Carbohydrate supplements then replenish these reserves to allow them to remain effective for longer.
There is ample evidence that taking a drink with high or low levels of maltodextrin before or after exercise promotes recovery of endurance athletes.
Studies have shown that the performance of cyclists who have taken a maltodextrin-based nutritional supplement is better than that of others who have taken a placebo.
Maltodextrin is so popular in sports because it is very low in nutrients. One teaspoon contains only 12 calories and 3.8 grams of carbohydrates.
Until proven otherwise, this sugar does not provide vitamins, minerals or proteins to the body.
This is mainly due to the fact that the starches by which this sugar is obtained are very poorly nutritious. Maltodextrin processing has further reduced this nutrient content.
For an athlete used to taking this supplement, recovery from fatigue and overall performance easily outweigh nutrients.
Be careful, maltodextrin can cause excessive weight gain if it is consumed in large quantities outside of training.
How to use maltodextrin as part of a healthy lifestyle?
Before exercise, a maltodextrin drink with low E.D. should be preferred as it helps to fill glycogen stocks.
In principle, this drink will not block the lipids that are considered the most used nutrient by the body when it is tested by endurance work.
According to various studies, during a long period of effort, it has been observed that a diet with low glycemic indices stimulates the body’s use of lipids.
It is recommended to drink the basic drink three days before exercise. This is how the body increases its muscle glycogen level. This is not an obligation, since this drink is very well tolerated by the body.
If the effort is long lasting, it is preferable to use maltodextrin with an E.D. of around 10. For a better assimilation by the body, it is necessary to combine maltodextrin, fructose and glucose.
Contraindications and dangers of maltodextrin
Maltodextrin is a very well tolerated supplement for the body. In fact, there are no real contraindications against this sugar. The real danger is the over-consumption of this supplement (which is the case for other nutrients).
If maltodextrin is consumed in a situation other than post or pre-training, it can lead to certain complications, including:
Increasing blood sugar levels:
Excessive consumption of maltodextrin is likely to cause blood glucose peaks, which is dangerous for diabetics or people who are insulin-resistant.
As a reminder, its glycemic index is significantly higher than that of table sugar, so caution is required.
Maltodextrin is not used for energy, it will quickly turn into fat.
Prevents the growth of probiotics
Maltodextrin, if still consumed in large quantities, is likely to modify the composition of intestinal bacteria, as it prevents the development of probiotics beneficial to the body.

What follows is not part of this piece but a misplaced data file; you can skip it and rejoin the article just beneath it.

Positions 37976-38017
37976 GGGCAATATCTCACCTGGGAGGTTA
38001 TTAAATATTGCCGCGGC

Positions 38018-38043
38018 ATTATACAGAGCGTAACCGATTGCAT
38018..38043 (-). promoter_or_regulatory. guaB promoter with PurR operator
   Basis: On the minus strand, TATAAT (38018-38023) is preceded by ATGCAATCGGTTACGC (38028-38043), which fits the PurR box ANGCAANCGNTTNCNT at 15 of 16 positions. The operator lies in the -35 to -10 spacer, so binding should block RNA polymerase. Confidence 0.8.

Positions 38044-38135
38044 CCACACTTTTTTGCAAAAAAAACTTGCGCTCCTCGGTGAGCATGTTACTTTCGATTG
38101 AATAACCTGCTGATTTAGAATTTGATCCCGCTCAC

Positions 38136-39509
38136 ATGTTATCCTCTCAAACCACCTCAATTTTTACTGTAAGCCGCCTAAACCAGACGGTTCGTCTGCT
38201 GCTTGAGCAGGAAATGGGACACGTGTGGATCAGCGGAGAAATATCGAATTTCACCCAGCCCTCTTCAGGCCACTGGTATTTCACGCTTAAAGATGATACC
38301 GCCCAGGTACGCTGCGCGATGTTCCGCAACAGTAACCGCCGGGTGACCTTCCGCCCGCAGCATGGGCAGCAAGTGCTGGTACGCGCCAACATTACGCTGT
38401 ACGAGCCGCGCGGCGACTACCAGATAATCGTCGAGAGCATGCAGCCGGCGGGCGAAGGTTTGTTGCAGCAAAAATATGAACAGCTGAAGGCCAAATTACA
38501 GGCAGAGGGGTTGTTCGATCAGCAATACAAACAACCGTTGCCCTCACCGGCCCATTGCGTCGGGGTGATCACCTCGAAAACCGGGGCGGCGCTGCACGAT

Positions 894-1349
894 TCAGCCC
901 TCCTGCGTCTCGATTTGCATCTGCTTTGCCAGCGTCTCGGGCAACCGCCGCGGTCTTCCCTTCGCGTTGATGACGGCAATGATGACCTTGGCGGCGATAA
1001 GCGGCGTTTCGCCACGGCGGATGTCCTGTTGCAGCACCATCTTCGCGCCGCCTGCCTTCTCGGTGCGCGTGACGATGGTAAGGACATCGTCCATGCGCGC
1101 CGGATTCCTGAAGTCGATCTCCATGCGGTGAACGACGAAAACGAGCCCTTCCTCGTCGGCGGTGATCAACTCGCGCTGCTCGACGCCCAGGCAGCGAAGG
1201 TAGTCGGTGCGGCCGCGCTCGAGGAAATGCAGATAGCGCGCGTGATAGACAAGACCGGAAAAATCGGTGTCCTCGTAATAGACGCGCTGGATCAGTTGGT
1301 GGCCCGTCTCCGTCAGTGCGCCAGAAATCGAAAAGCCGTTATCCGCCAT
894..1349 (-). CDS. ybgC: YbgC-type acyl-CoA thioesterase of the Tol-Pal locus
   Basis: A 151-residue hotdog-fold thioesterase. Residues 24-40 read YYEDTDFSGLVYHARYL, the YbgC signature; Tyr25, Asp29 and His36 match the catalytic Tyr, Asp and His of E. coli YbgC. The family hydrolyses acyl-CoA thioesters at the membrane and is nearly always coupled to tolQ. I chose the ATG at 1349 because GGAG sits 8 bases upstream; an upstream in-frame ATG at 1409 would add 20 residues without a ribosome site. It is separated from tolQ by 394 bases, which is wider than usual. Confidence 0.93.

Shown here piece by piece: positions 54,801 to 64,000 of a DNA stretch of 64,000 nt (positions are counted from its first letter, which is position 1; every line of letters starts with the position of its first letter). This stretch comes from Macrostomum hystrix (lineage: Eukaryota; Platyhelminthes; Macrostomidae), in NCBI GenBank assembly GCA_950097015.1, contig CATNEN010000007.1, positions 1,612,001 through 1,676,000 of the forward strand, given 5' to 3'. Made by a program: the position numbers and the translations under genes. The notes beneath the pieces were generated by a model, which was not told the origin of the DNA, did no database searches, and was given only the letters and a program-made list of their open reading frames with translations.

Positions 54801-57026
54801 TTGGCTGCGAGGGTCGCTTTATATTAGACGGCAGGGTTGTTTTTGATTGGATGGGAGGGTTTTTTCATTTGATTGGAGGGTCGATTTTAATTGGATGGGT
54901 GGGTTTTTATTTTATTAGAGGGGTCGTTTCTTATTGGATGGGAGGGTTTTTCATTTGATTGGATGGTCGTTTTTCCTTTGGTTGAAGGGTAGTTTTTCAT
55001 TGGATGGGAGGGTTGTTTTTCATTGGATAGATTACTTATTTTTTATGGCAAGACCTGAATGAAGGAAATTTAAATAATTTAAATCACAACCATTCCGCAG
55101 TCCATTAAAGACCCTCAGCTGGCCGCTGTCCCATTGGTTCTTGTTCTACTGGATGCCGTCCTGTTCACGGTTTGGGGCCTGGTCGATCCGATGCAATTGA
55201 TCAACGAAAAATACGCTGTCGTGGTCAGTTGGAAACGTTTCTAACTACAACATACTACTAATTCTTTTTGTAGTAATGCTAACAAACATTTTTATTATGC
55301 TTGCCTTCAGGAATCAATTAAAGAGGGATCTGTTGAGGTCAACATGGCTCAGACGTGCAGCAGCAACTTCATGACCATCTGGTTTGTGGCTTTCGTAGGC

Research conducted at the Lerner Research Institute in Ohio has shown that the polysaccharides in maltodextrin are linked to certain intestinal disorders associated with bacteria.
According to these scientists, the huge consumption of polysaccharides was responsible for the increase in Crohn’s disease in the late 1990s and early 2000s.
Another study conducted at the Mucosal Center for Research on Immunology and Biology in Boston, Massachusetts also indicated that maltodextrin can alter the cellular antibacterial response and can radically suppress the defense mechanisms of intestinal antimicrobials.
This can lead to inflammatory bowel diseases.
Allergic reactions that may be caused by maltodextrin
A study published in a scientific journal in 2013 revealed that overuse of maltodextrin can cause gastrointestinal symptoms, such as bloating, diarrhea and gurgling.
This excessive consumption can also cause stomach cramps, muscle cramps and skin irritations.
It has been accepted that during the production process, gluten is completely removed from wheat. However, no one is completely certain of the manufacturer’s honesty.
The chances of maltodextrin still containing some gluten are still high. Unless you are 100% sure, people with gluten allergies are advised never to consume gluten.
Resistant maltodextrin and simple maltodextrin
Resistant maltodextrin is quite different from simple or ordinary maltos.
In fact, resistant maltodextrin has gone through a chemical process that has altered the bonds between sugars, making them more difficult or even impossible for the body to digest. The resistant version is 90% made of indigestible fibres.
However, resistant maltodextrin is not totally prohibited for consumption. It has been proven that this sugar can stimulate the development of beneficial bacteria in the large intestine. It also promotes the production of insulin and good cholesterol.
Currently, scientists are on the verge of discovering a way to exploit this resistant type in the prevention of colorectal cancer.
Maltodextrin is a very present element in a wide variety of foods and beverages. Indeed, this sugar is often used as a thickener, filler and flavour enhancer in some processed food products.
Maltodextrin must be consumed as part of a healthy lifestyle. If the body does not move during absorption, maltodextrin may turn into fat.